Logansport Pharos-Tribune from Logansport, Indiana on October 20, 1957 · Page 24
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Logansport Pharos-Tribune from Logansport, Indiana · Page 24

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Sunday, October 20, 1957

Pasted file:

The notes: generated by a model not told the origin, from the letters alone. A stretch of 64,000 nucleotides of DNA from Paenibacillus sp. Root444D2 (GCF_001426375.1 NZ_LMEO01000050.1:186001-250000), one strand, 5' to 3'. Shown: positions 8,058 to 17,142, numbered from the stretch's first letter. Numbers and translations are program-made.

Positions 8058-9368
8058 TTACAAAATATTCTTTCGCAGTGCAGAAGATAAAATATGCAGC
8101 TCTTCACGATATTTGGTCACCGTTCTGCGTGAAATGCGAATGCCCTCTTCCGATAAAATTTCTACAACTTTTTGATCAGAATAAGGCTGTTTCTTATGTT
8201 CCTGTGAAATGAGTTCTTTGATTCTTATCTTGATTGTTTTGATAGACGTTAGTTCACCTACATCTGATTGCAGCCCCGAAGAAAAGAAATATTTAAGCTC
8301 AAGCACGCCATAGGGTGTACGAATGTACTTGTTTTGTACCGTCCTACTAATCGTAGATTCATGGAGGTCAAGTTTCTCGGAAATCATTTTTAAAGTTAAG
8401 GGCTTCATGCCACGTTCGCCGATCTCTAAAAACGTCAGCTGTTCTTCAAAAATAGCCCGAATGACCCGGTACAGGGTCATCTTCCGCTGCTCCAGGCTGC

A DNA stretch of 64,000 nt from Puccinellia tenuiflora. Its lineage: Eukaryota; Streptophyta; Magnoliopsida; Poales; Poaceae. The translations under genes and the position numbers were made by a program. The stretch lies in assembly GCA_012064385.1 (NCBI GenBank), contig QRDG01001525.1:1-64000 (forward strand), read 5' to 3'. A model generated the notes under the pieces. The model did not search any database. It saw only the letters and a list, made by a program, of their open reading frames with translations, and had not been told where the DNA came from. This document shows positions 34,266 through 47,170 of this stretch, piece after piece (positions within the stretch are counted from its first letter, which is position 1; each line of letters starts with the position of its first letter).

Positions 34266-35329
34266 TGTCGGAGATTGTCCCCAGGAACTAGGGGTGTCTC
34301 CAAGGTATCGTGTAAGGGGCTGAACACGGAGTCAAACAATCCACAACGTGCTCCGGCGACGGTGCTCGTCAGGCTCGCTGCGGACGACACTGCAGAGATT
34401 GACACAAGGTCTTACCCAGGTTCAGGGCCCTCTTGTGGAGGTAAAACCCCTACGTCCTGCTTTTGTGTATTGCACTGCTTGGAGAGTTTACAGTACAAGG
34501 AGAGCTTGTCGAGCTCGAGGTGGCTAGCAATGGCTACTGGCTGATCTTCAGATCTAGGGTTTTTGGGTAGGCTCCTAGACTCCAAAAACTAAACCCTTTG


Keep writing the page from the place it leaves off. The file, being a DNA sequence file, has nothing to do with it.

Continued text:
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PAGE TWENTY-FOUB THE PHAROS-TRIBUNE and LOGANSPORT PRESS. LOGANSPORT, INDIANA SUNDAY, OCTOBER 20, 1957 Labor Determined To Rid Its Ranks Of Corruption . By NORMAN WALKER ' WASHINGTON UB—The corruption scandals haunting some labor unions come to roost next week in a giant, pre-Hallowe'en boo" for Chairman McClellan (D-Ark) of the Senate Rackets Committee, which has leveled most of the corruption charges against the Teamsters' and other union officials, **1 U £j»M»»V| £«* ** •»—--—— •• — - . '' 1 the united labor" movement. has along with, a number at col- But there is every indication the .rulers of the is-million-member leagues called for legislation to guard against union wrongdoing. parent body, the AFL-CIO,' won't Thus the parent AFL-CIO itself scare They seem ready to mete'will be on trial next week when out tough punishment to their its powerful 29-man Executive rackets-tainted problem children, Council meets to weigh the fate including the Teamsters. of the Teamsters, the Bakery Leaders of the Teamsters and j Workers and the United Textile several 'other AFL-CIO unions'Workers unions. All have been have been accused of raiding the -cookie jar—their union treasury tills. labeled corrupt by McCieUan's committee. Much depends on what happen* Most of the rest! O f organized \ here Monday before Federalist, labor seems to realize public' Judge F. Dickinson Letts in a spankings are in order if unions rank-and-file members lawsuit £ rt an fi roi a™ M *«,n\A nimitivft challenging legality- of tire recent in general are to avoid punitive legislation .by Congress and state Harrison, president president legislatures. George , . of the .Railway Clerks Brotherhood, an AFL-CIO vice president and one of its most influential challenging legality Teamsters convention election of James R. Hoffa as' new T e amstefs Hoffa Can't Take Over Pending this-hearing, Letts has issued.a temporary restraining or- house!" leaders said: "The - federation is | der'against Hoffa taking over the determined to clean its own'Teamsters helm from the retiring president, Dave Beck. Both Beck They'll Do Cleaning and Hoffa have been tagged by .-This is the theme voiced by McClellan's committee and the George Meany, AFL-CIO presi- AFL-CIO itself as corrupt. " dent, and such other key fed era- Beck is staying in office pending the outcome of the court challenge of Hoffa's election. It is changed that delegates to the Teamsters- convention in Miami Beach, Fla., were hand-picked .by Hoffa and Beck, in violation of the Teamsters' own constitution, tion leaders as Walter Reuther. They maintain the nation can rely on labor to rid its ranks of racketeering and corruption without help from Congress or other outsiders. 1 But this discounts the fact that Chlctsg o Locksmith Once Was Rml Of 'Escape Artist tioudmi By ALFRED LEiECH rre* M. other in Cincinnati and one In I Providence, R.I.# HI*, neat 1t*rious rival, i challenged ,e-EcksnX S contests several times, but i replied. ; CHICAGO customers m-ay haired ^rinds out duplic-ate keys at a downtown dime store was once a ,-nrted escape artist. • "That was a long time ago, 1 ' of bis! "Hoadi-ni called m* his _ only to rig the balloting for Hoffa. •But it appears that so far as the AFL-CIO is concerned, neither .Hoffa nor Beck is acceptable. So 'an AFL-OIO suspension of the Teamsters from federation membership is regarded as a virtual certainty • at the council meeting here next Thursday. The only possible out seems to j be if Judge Letts puts the Teamsters under a court-appointed receiver, as asked by the plaintiffs. In that event the AFL-CIO 'prob-, ably would postpone any action pending clarification of the Teamsters leadership. The Teamsters are holding their own powwow in Chicago Tuesday. Beck has summoned the -union's executive board to. map plans- on whatever Letts may decide at the Monday court hearing: The Teamsters also will plan what they will say when they go before the AiFL- OIC council for their spanking Thursday. Faces Qourt Soon Beyond all that, Hoffa, 44, currently being called the' real bad boy of the labor movement, -faces a court hearing next . Friday in New York. He. has asked an "indefinite delay in trials on wiretap conspiracy and perjury ^changes. Hoffa's-' attorneys claim he has been victimized by McClellan and can't get a fair trial. At the Teamsters convention which elected Hoffa overwhelm-: ingly despite the ( corruption accusations against him, officials of the truck union said they wanted to stay in the AFL-OIO but if the federation leaders ruled otherwise they could "all go straight to hell." SOCIETY BEAUTY Jeanne Grain pleads with cafe performer Frank Sinatra to forget the social gap between tliemi in poignant scene from the Vista Vision drama, "The Joker Is Wild,'-' due Sunday at the State Theatre. U.S. Satellite Director Undismayed By Sputnik • . .- jf - - • \... • WASHINGTON (UP)—Amateur comedians' are suggesiting that Project Vanguard, the U.S. program to launch earth -satellites, be | ppher e into an orbit around 'the earth in a "shoot" scheduled for December. But nobody pretends that will be an accomiplishmen 1 to So a grim and rough organizing Project' Catch-Up and fche like. H these -attempts at humor faze Dr. John ?. Hagen, he doesn'.t show it. Ha'gen, 49-year-old' native of Amherat. Nova' Scotia,'/is '-Vanguard's director. He didn't like it any better than anybody else'.when the Russians put up: a satellite- first. But, 'hfs associates say, he isn't wasting time'or energy in" moaning aad hand-wrfr'gi-ng. He is going aliead with his job, calmly. If the Scientists Believe Dogs And Cats May Carry Tuberculosis Gernis •^ . ™^ . _ _ . - m * _i? I__A*UVF i»yT^ r*$r 4"VL •By DELOS SMITH NEW YORK, investigation has disclosed that dogis and • cats may be "reservoirs" of tuberculosis.germs. This is important because if tuberculosis among human being is ever wiped.out, afl "reservoirs" of the germs wil liave to be wiped out first.' The investigation was notable because it was made hi Glasgow, Scotend wihich has one of the most effective public (health services in the world but also, 'has as yet undetected reservoirs of TB germs Chat keep tlhe "new cases" rate among people more or less steady. Other possible reservoirs had been -checked and so a University of Glasgow team headed by Dr. V. M. Hawthorne looked into dQgs amid cats. First, they checked the human ''contacts" of-14,dogs which were, most definitely tulber- oular. . Germ Contacts Studied These, -contacts numbered' 60 -but only 34 consented to medical investigation. Of those 34, the. X- rays <Jf l!2 showed evidences of TB.' That's a whopping 35.2 per tent. Three of the -34 ted .active TB, a rate df 8.82 "per cent. la mass x-ray .examinations of Glas- gowans at lange, the rate was 0.72 per cent. .. The '-scientists then reversed themselves — by examMnig the house-hold dogs and cats of human beimgs in whom 20 dogs and 15 cats. Two dogs and two cats were- found' to be containers of TB germs. This, the scientists said,' "must raise tine question of the advisability of Wowing dogs and cats to Ive in tuberculosis households." Disease in Animals Hawthorne and his associates were chary as to conclusion-jumping. They pointed out weaknesses in their -study—and weaknesses in existing knowledge of .how TB germs • behave .in mammals other fran human beings and cattle. For icstan.ee, their number of* human cases associated with tubercular pets was small, and it may have bean that the TB germs in tihe two dogs and two cats merely were r 'in teams-it" through the animals. • But itihey wanted public JheaiHih scientists • fihrouighoiiit the' world to know What they were doing so they could look into tlhe possibilities, too, and also so there would be "a wider appreciation of the possibility of 'the -ocourreBce of tuberculosis' in dogs and cats."" Before medical science got TB in human beings under" fair control and the disease was still "the white plague," there were no facilities for. f inxiing out if people and tlvedr -household pets passed TB germs back and"forth. But new there is the aM important question of the "reservoirs"—and wfhere those "reservoirs" are. Victims Live Together •Sheer found that the 'Tubercular owners of tubercular animals lived together rather intimately. The dogs in most cases were 'bathed in bhe same-tabs in which the people bathed; some dags and cats were permitted to lick the dinner plates; •half the animals slept in the same rooms in which their roasters slept, and some were permitted to •get on or into /the -master's bed. •M their report to the British Medical Association, the sceintists remarked that this "points to the ease with "which mutual infection might occur." . . Kids Beep For Spu tnik Toys and raiding war between rival un- Soviet achievement . has affected ions may be in the making. Hoffa, charged .with associating with a rogue's gallery of hoodlums he!has been hoping he could woo I him, it has. been to make him h Executive Coun- The little man paused to grind another key. A kidney ailment 17- years ago farced his retirement from show spdd the IMp man, who once was. busiM9Sf he sai a billed as -the successor to Harry Hcudhi. Keeps in Practice "But vaudeville was dead, any- From a drawer he took some w&y _ g n o\v business just yellowed newspaper clippings. w jj at it used to be. .One told o: his escape from_ 3| He hasn't performed since. But $lraitj°.cket while dangling upside ,^ e keeps in practice, "just for the. down from a tall building above fun of j t ." a gaping crowd of 15,000 thrall 1 "it's all in knowing locks and seekers. ' • i having good muscular coordination," he said 'I'm only 5 feet 'I could wriggle out of just about anythir.g," th e litfle man S s.'-l "Believe it or not, I set the 4, and I weigh only 140 pounds, but at 61 I'm still solid muscle. . world recorri by setting out of a "And I can still pick locks. sfraitjacket in- 5% seconds." Escape From Anything '--Pausing now ard then in his People lose their keys and bring their 'padlocks in here. ' I open them, and I always tell the cus- key-making chores, he' recounted! tomers that when better looks are pome of fee ^gi spots in a career'made I'll open 'em:"'" __ th^ that took him around the world— to Indian, South Africa, Japan, .Russia, even remote Tibet. 'I was 8 years old when I began Perhaps the . most remarkable p'&rt of his story was his name. "Yocj know, Harry Houdim's •rsal name was Weiss," he said. Peru Knights Tempfer fooling with looks " he said. "My i "I'm not lying when I tell you -tutor was an old German lock- my real name is Harry Hardini." - smith. 'But I decided 1 could make .more money in show business. I started in carnivals and fairs and : graduated to vaudeville. I escaped j JQ from just about everything 1 —ropes, I chains, handcuffs straitjackets, ' fJlSpeCffOH • packing crat*s, mi'lfc cans, boilers r and so on. And I was the first, to PERU—Peru Commandery No. ercape from a refrigerator. 60j Knights Templar, wiU hold its ; 'In each town I played Id annual inspection Tuesday, Oct. 22 escape from the local jail. All told I broke out of 486 cells, including three that, stumped Hou- In Lansing,' Mich;, an- It's Delicious CANDYJAR CHOCOLATES -S« delicious cream and chewy centers, covered with the finest .milk chocolate. Petite-'size, about 54 pieces to the box, Per- •fcct for party time, gift time, treat time, any time! exclusive at And many ofher fine assortments of fStover's Kitchen Maid Oandies. 'S Open Friday & Saturday Till 9.00 P.M. at the Masonic Temple. Sir Knight Joseph R. Erb, grand generalissimo of the Grand Com- mandery of Indiana will conduct the inspection. Members from Commanderies in adjacent cities have been invited to attend. A banquet will be served in the dining hall of .the Temple" at 6:30 by ladies of the Eastern Star. It is open for members and their ladies. The meeting will follow,, opening on the Order of the Temple. The degree to be conferred will be the Order of Malta. Read the Classified Ads luxurious with RViSOFT WATER F«ol delightfully eU«n «nd refreshed .. . teep your complexion looking lovelier. No skin-irritating hard water ingredianfi here. W» provide 'round the clock soft water servke for every hoiuehold need. DeFord's Servisoft Soft Water Service Phone 40493 cil members to avoid the two- thirds council .vote needed to banish the Teamsters from the federation. The Hoffa. forces evidently [hope to wangle a probationary status instead of ouster. Hoffa Gains No Ground But from all indications Hoffa, kept busy by court proceedings since his convention • election, hasn't got very far in winning councH members to his side. Whatever punishment the AFL- CK) Executive Council decides upon will be -subject to ratification at the federation's own convention; scheduled for Atlantic City in December. . . It is indicated that the 140,000- member Bakery and Confectionary Workers Union, some of whose officers are also under corruption changes, and the United Textile Workers Union, with 40,000 members, may escape banishment at next week's AFL-CIO meeting. Unlike the 1%- million member. Teamsters, largest labor union in fche country, which has continually thumbed its collective ' nose at rackets charges and refused to in- itia'Ee any cleanup, the Bakery and Textile unions have promised reforms. Can't Oust Too Many In addition/ AFIXJTO' leaders quite likely want to avoid ousting too many unions. They want to •keep the Teamsters in the penalty •box by themselves in iopes that, one way or another, Hoffa will be ousted and the Teamsters, regarded as the biggest labor corruption problem, can be cleansed.' Ouster of the Teamsters means the AiFL-CIO will be cutting off about one tenth of its revenue. The teamsters have been contributing about $750,000 a year to the federation. The action of the AFL-CIO recently in cutting ..off its ' regular nationwide radio programs is being viewed as a belt- tightening move. But an ostracized Teamsters .union, -and subsequent raiding and picketing wars with AFL-CJO unions,- would spell 'considerable .troubles and production delays for employers. That, in- addition to further labor corruption disclosures, could stir the nation's legislators into drastic new rules against labor. Would Avoid Legislation Top labor 'leaders are hoping that if they really throttle - the Teamsters and any other corruptions the sentiment for tougher, labor legislation stirred by the McClellan committee disclosures will blow over. They rely on the : fact that next year is a, campaign year and politicians will be looking for favors from unions once again.' But more' than .that, responsible labor leaders feel that given', a little time they can correct most of labor abuses. They say that legislative 'bans against the union shop -or putting .unions under antitrust laws would not curb corruption but .only curb labor. .'•. , . . And as far as legislating, democracy in labor unions is concerned, James B. Carey,- president of the International Union of. Electrical Workers, an AFL-OIO vice president and councii member, said recently: ' V more determined tfian ever to_.get a U.S. moon'into the sky.'His program: later U.S. -firinigs. . ' .-. . After some setbacks, Vanguard tais year finally -cam* ( up with what' looks like a successful first stage of -- the three-stage rocket which- wflft.push the -satellites. into toe sky. lit has undergone. much ground testing and. two .flight tests. A third test ,v/i-th second and third stages "dummed in," is imminent at Cape Canaveral. . The-overail launcher jis a bullet- shaped vehicle 72 feet long and weighing 22,600 pounds. The bot- U>m, ° r first. {Aage is 45 inches in •oiameter, the rest 32 inches. Vanguard's "brains," the'-intricate guiding and timing gear which will control al phases of To carry out as planned, the ^ launching flight,' are packed testing program preliminary to thej; n t 0 the second stage. The satel- ferst Amerjon "earnest try" to lairnoh a satellite. This', attempt is scheduled for next March at the Air Force missile test center, Caipe Canaveral. Fla. It is just possible that the United States will got a tony' test DRAPES Expertly Cleaned and Finished » Look Like New I LONG'S CLEANERS lite, protected by a nose cone, rides in 'She end of the third stage. The true satellite will be a sphere 20 inches in a diamater weighing, with its instruments, 21'.5 pounds. It will carry four 30- inch antennas. NEW YORlK' (TF)-The toy world is sputtering'"while Sputnik beeps. Seems that, like American space scientists, the toy industry was-caught off guard by. the - Russian satellite's unexpected trip into outer space. Toy makers were of- ( fering a few satellite toys for small space enthusiasts . (more launchers than satellites) and .waiting for the,American satellite launching-to give the toy space world its big push. Ever since the Russian rnoonlet took to its .orbit around the earth; on Friday, Oct. 4, toyland has been so .bombarded with orders for satellite toys, or any reasona- >le< facsimile thereof, it is rocked ;o its very foundations. "Sales have jumped one - thousand per cent," said John Feiffer of Macy's. ^ Gimfoels confirmed the trend, as did Other toy shops around town. Contract Bridge By OSWALD JACOBY Written for NEA Service SAME HAND HAS TWO ANSWERS A BILLINGS, MONT., reader wants' to know if I 'can give him the luckiest. and unluckiest hands I have ever' seen. The answer is that both occurred on the same hand in a team match some 22 years ago. South opened the bidding with two clubs at each table. At table one the final contract was a reasonable .three no-trump. A. spade was opened and'declarer saw that WEST AKQ V 975 • J92 North South 2* 4N.T. 5N.T. 6N.T. NORTH 21 V6432 47654 + 1073 . , EAST 1087 A 96 52 VK308 41083 * 6 5 4 -. SOUTH CO) A 43 ¥ AQJ >AKQ + AKJ98 and South vulnerable West North Pass 3 + Psss 5 • Pass 6 * Pass P'ass East Pass v Pass Pass Pass Opening lead— the best chance for his contract was a club finesse. He led the'-ten of clubs from the North hand and finessed. West won with the queen and four spade tricks put the hand down one. At table two there was considerable confustion in the bidding and when the sm9ke .had cleared away South found himself in six- no'-trump. The spade was. opened against him v .and he took the ace right, away. . ' A quick study showed him that he needed a lot of luck to make the.hand. In particular he could not afford the club finesse since •he needed to finesse the hearts. A heart was led and the jack finessed.successfully. The ace and king of clubs were played next and when West's .queen dropped six was in the bag.- However, the' gods of- luck were pot;"satisfied. South laid dawn the ace, king and queen of: diamonds and that' suit'broke evenly. Now -dummy., was entered'with the ten of clubs and the losing spade ditched on .the .last.' diamond. A second/ heart finesse..was .taken and the-last two clubs gave'South -a grand v s|am. ' At table one.the hand was bid :an'd played properly for down one at three no-trump and at'table two "the hand was bid idiotically but played well to grand slam. produce a ROCHf ' ROCHESTER — . "Tuberculosis won't be wiped out of Fulton county this year or next. year," said Mrs. Lee Sharpe, county Christmas Seal executive secretary, announcing plans for the annual campaign. "But we can see light ahead. Great progress has been made, in recent- years." The twin Christmas Seals of the Fulton County Tulberculosis Association feature Santa 'Claus and a little girl reflected in bright Christmas tree ornaments. The design was created by a Pennsylvania artist, G. Clinton Bradley of Philadelphia "and Media. "Everyone in Fulton county can become 'a Christmas Seal Santa Claus by buying and using these little seals that fight tuberculosis," Mrs. Sharpe said. "If we all play our part in this fight/ the Christmas Seal child and all our children will be able to grow up in a world free from the terrible disease which now strikes 100,000 Americans a year." Two complaints on notes were filed in Fulton circuit court, both by Jack Lee, doing business at the Credit-Bureau of Fulton county. One was against Lpuis E. Kelly, seeking a-.total, of $165.26, the other against, Robert Thomas, asking $206, Also in Fulton circuit court, it was ruled that Robert R. Burns was due a total of $382.47 and costs in his complaint on note, filed against Burl : B. Keel, Sr. . A marriage license was issued in the Fulton county clerk's office yesterday to Allen -F. Grube, Kewanna, and Marilyn Sue Anderson, Rochester. ' • • ; Tuesday marks achievement da/ for the Fulton County Home Dem onstration Association. .It will be held at the'Richland Center gym at 1 - p.m Highlight of the day will be a musical program by the County Chorus entitled "Music, in the Air." This will be followed by a tea. An attendance gavel ..will be, awarded to the club having the highest percentage of its membership present at the affair. Exhibits are to.be placed before M a.m. These will r be Ridged before the aftrnoon entertainment. Admissions to the Woodlawn hospital:' Gary Thompson,- ,Roann; Mrs. Clara Leiter, Rochester. Dismissals:' Mrs. Albert Johnston, Fulton; Mrs. Jerome Mersch and son, Leiter's Ford; Mrs. Hari,: Macy, Rochester. • Mr." and Mrs. Duane Spangle, Silver Lake are ,the parents of a son.. - Mr. and Mrs. Richard Markley, city, are the parents of a Daughter - ' Mr. and Mrs. Robert Dell, city, are the parents'of a daughter. A donkey basketball game, will be .played at, the Talma gym Monday, at 7:30 p.m., sponsored by -the Newcastle township- Softball-Field Association. • . Trained donkeys will • present their comedy version of basketball. A big program.". of entertainment besides the basketball game itself has been planned for Monday night, including- a series of tricks and -stunts by a .donkey^and races on donkeys. ' . Tickets may be purchased from any T-alma : high school student'or at the door Monday night: Pat' Zimmerman, .daughter of Mr ' and Mrs.. Major Zimmerman was elected and crowned .queen of this year's 'Homecoming festivities. Her court consisted; ;of Freshman Pat McDowell, Sophomore Linda Butt; Junior Sue Robbins and Seniors, Betty' Hill, and Bev. Becraft. The rabbit, hare, beaver, copyu and sheep are used mostly for fur in making men's hats. The copyu is a member-of the otter 1 family. Flu Is In Grades As Week Ends When Logansport " city schools closed Friday 'for the weekend more-than 1,000 were, .absent with the'Flu. Charles L. Sharp, superintendent of schools, -said last night that school officials anticipated the epidemic about a month ago. Sharp said at 'a school. superintendent conference late last month, a state board of health member, talked about the respiratory illness, which bas plagued the nation this fall, but said when it hits it doesn't help to close school. Sharp said schools in. the city will remain' open as long as they can be staffed.- To date, nine teachers in the city have been stricken. It appears the epidemic is leaving .the high "school and moving down into the grades. At the high school, 559 pupils were reported absent Friday, which showed a slight decrease from Thursday afternoon when 593 were out in grades 7 through 12; Franklin - Riley Hit Most of the 527 pupils sick in the other city schools were reported at. Franklin-Riley schools. Laban Fisher, principal, said Friday evening there were 131 on the sick list from Riley and 116 at Franklin.; . Tipton grade school was also hard hit with 75' pupils sick there. and 70 at Longfellow; OnJyMcKin- ley school report normal absentee ism. .There were 12 'out Friday. Number out in other city schools were: Jefferson, 34, Washington, 26, Columbia, 25, and Daniel- Webster, 38. '"'.;.. In county schools, Jefferson township resumed' classes Thurs' day after 'being closed Tuesday and Wednesday. However, 50 of the 171 pupils there were still absent . Lucerne school remained closec for the fourth day, but county su ; perintendent Chaimer Condon saic classes would .be resumed Monday. The senior play,: which was.sched- uled for Friday'' night, has been postponed until next Wednesday. ; Attendance at Galveston ami New Waverly schools was stil close to normal. • • Sales Zoom Ideal Toys, manufacturers of three satellite toys, joyfully reported a jump of 500 to 600 per cent in orders for its satellite launcher, its skysweeper truck, and its IOBM intercontinental ballistics missile launcher. "We're going crazy trying to keep up with the orders," said Mel Helitzer for the company. 'Our factories can't keep pace.!' One company admitted it hastily recolored and renamed what was oiown last year as an atomic-type truck to s-space-type truck launcher to conform to the demand. This sort of thing, a spokesman insisted, is not unknown in the'toy industry when'quick conversion can cash in on a new trend. Arnold Bolka, president of the trade research organisation in New York, which specializes in studying trends in styles and sales in toys, said there's been nothing like this in the industry since the Davy Crockett boom. "But this is much more revolutionary," he added. "The Davy Crockett boom lasted less than a year, and now there's nothing deader. Boom Seen Lasting We predict this- earth-satellite boom will last-right through Christmas and next year.'It will grow and change .as the scientific world grows and--changes in the field of intercontinental wonders .. .maybe even ahead of them." (Bolika said there are quite a few new satellite, or allied toys in this year's crop, bringing the total to a baker's dozen or so, including -board games, "balloons, costumes, trackers, launchers and trains and trucks. He predicts the number will be noticeably increased very soon. "I- bet the designers are working over their" drawing boards right now," he said. But those new toys, said the expert, won't be ready for the market until next year. As. far as -anyone knows, no satellite toy actually has been named "Sputnik." "Earth satellite," said one industry observer, 'is just as good ...and much less controversial." Bessie May Hokom, Peru Resident r Dies 4f Dukes Hospital PERU—Mrs. Bessie May Holcom, 67, 202 Jackson, died at Dukes hospital at 9:45 a.m. Saturday following six months illness. She was born" May 11, 1890. in Huntington, and had lived in Peru for 40 years.. Mrs. Bolcom.'was first married to' Howard. Smith and then to Thomas Sease, both who are deceased. On Sept. IS, 1946, she was married to Frank Holcom, who survives. Other' survivors, are two sons, Elvin Smith of Dory, Ind.; Melvin Smith of Bristol; a daughter, Mrs. James Price of Laketon; and seven grandchildren. Two sons, one brother and one sister are deceased. Funeral services will be- held from the Drake-Flowers Chapel at 1 p.m. Tuesday with the Rev. Charles Oberlin officiating. Burial will be in Mount Hope cemetery. Friends may call at the funeral home after 7 p.m. Sunday. Our Last Show Of th« Season Thanks for Your Patronage SOME (rtU NMW OM MAD I7« Box Offic* Open 6:00 Children Admitted Frs« ENDSTODAY-2 FEATURES AMD CARTOON ROBERT JEFFREY HOPE GRANT WHIJAMS RANOY STUART NOTKEprive-in theatre will be open FRIDAY, SATURDAY AMP SUNDAY ONLY HliAndRun '. Wayne Koekey, Pulaski county deputy sheriff,, delivered a 54-year- old man from Hammond to Logans, port jail yesterday'where he .was booked for investigation of. a'hit- run south'of Winamac; •' Paul Miller, of •..•Hammond,--.was 'arrested in connection with 'crashing into at car ^south-: of'Winamac yesterday and leaving the scene.' He was apprehended by. state po? lice near Hammond. ' Two. men were , jailed here- charged with driving "under" the influence.' They are:- ' , . Odell Caldwell, 27,. of Knox, ar-; •rested by ;Ralph Galbreath, Pulaski county sheriff. : /Cannon Clemons, 41, of Ober, Jnd.,; also arrested by Shefiff Galbreath. - ™ RU TUBS. " MAIM _ NUW •" Open 1p.m. Regular Price* Singing his heart out in thousands of smoke filled saloons. One Of The Year's Great Entertainments! GOOFY CARTOON Howard Hill Archer Sat.— Midnight Halloween Spook Show ROX Y , n. A11 A N C J T "<•--;•: ' Monday Features - 3 Cartoons Open Daily 1 P;M. GREATEST OF ALL. FUNNYMEN! r— WARNM MOS. RANDOLPH